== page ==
Families experiencing unemployment, poor school attendance, mental health issues, anti-social behaviour and domestic abuse are to benefit from the government's Troubled Families scheme being extended.
Families with deep rooted, complex and often inter-connected problems will receive support to get their lives back on track under the scheme which is backed by up to £165 million of new funding, Communities Secretary Rt Hon Robert Jenrick MP announced.
Rt Hon Robert Jenrick MP said: "The Troubled Families programme will help more people in need get access to the early, practical and coordinated support to transform their lives for the better.
"This is the right thing to do for families and for society as a whole, and these reforms will reduce the demand and dependency on costly, reactive key public services.
"We want to build on the success of the programme in the coming year, delivering on our manifesto commitment to ensure we reach all those who could benefit from the programme – from the early years and throughout their lives," he added.
The current Troubled Families Programme was rolled out in England in April 2015 and replaced the first programme which had been in place since 2012. The programme was originally set to run for 5 years from 2015 to 2020 but was extended by a year in Spending Round 2019. The £165 million of funding has been confirmed for 2020 to 2021.
The scheme works with the whole family unit across local services and has a focus on early intervention. Rather than responding to each problem, or single family member separately, assigned Troubled Families key workers engage with the whole family and coordinate support from a range of services to identify and address family issues as early as possible rather than merely reacting to crises.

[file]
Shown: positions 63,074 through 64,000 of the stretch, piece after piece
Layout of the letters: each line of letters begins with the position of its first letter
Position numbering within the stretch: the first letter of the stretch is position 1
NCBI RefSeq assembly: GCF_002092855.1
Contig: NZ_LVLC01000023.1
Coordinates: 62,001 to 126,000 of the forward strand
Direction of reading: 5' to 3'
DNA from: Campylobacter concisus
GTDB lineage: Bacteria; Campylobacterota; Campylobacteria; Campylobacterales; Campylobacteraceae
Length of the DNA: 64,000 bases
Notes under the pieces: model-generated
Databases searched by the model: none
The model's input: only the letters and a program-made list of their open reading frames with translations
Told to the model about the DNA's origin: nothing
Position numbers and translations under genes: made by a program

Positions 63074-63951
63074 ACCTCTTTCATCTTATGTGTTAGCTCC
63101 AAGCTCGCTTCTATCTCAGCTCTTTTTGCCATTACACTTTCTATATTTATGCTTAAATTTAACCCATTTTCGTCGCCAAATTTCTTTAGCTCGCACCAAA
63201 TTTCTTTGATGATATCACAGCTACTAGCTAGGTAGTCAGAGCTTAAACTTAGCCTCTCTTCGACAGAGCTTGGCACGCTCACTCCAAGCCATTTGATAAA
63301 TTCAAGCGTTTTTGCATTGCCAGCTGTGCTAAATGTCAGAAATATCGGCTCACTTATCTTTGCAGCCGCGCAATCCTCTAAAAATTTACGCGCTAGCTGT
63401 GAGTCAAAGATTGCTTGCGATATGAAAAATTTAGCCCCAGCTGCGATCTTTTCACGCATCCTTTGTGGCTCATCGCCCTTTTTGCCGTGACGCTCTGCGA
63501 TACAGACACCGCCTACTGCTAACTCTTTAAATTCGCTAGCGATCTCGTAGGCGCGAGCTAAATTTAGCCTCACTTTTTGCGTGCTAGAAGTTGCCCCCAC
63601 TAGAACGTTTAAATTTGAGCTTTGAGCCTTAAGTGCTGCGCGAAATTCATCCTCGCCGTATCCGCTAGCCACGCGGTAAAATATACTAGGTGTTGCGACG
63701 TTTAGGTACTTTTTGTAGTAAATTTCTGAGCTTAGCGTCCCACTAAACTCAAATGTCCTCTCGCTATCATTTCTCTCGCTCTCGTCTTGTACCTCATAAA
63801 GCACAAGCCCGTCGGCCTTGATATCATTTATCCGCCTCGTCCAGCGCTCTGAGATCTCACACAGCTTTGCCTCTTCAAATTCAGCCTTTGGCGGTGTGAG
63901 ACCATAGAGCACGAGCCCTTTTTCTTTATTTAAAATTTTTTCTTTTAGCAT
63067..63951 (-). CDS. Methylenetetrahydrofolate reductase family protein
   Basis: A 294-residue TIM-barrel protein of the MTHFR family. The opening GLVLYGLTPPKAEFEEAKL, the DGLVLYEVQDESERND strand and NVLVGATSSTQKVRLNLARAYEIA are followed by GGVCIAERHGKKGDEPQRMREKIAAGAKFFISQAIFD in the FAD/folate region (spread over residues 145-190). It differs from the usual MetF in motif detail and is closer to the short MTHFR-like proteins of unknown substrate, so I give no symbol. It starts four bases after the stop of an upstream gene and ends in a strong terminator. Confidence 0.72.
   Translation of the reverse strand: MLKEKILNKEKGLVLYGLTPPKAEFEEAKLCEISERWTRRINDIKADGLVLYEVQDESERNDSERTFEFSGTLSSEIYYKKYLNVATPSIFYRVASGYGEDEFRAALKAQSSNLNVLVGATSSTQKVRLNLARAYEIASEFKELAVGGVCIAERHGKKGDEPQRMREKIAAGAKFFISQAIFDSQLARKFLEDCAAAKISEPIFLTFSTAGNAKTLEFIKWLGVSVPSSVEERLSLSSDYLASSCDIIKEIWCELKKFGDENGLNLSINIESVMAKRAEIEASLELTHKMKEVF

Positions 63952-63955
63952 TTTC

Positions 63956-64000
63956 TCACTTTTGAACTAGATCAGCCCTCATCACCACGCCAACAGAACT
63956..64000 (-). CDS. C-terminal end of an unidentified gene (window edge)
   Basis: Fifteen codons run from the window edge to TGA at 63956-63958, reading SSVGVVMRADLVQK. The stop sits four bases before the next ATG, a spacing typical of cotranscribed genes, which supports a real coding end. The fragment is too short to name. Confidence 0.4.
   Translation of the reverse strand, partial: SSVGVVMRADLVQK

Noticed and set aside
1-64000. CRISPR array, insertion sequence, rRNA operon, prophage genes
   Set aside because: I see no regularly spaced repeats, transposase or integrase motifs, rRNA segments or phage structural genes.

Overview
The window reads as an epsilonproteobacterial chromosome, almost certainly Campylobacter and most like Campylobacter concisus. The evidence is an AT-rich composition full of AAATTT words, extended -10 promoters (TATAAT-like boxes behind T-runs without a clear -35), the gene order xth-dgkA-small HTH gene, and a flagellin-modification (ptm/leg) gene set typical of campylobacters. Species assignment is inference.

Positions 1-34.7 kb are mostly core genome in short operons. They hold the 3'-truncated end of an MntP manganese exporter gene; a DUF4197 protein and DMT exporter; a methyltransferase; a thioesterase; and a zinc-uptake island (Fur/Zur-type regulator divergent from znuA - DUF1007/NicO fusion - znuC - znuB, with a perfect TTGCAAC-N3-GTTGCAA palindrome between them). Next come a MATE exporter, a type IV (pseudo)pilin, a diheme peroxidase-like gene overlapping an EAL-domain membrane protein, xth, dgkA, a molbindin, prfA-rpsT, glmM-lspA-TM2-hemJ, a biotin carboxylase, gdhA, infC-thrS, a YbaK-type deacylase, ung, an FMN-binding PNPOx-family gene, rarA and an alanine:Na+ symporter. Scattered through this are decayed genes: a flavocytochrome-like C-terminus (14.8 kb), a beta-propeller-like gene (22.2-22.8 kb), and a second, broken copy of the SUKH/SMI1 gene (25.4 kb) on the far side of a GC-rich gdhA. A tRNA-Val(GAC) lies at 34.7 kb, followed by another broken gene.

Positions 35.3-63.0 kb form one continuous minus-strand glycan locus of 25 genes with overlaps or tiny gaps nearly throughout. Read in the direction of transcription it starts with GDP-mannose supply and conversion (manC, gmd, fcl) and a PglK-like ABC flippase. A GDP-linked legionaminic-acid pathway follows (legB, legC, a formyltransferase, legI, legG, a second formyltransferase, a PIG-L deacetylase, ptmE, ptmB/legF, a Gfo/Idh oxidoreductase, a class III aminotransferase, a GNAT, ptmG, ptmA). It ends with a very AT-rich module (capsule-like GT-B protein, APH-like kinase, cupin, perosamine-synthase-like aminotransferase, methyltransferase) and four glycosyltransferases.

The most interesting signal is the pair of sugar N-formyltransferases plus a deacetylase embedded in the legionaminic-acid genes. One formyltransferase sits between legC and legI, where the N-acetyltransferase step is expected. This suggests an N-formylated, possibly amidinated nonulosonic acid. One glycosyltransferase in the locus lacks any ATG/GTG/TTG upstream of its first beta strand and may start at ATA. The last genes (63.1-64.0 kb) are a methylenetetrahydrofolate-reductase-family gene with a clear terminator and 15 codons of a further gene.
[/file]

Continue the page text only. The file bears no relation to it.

The programme has a proven track record of driving reforms across public services. The latest evaluation results show that, compared to families with similar characteristics who have not been on the programme, 19-24 months after starting to receive support:
- The proportion of children on the programme going into care has reduced by a third.
- The proportion of adults on the programme going to prison has reduced by a quarter and juvenile convictions reduced by 15%.
- More people on the programme are back in work, with 10% fewer people claiming Jobseekers Allowance.
Since 2015 when the current programme began, 297,733 families have made improvements with the problems that led to them joining the programme. In 26,848 of these families one or more adults has moved off benefits and into work.
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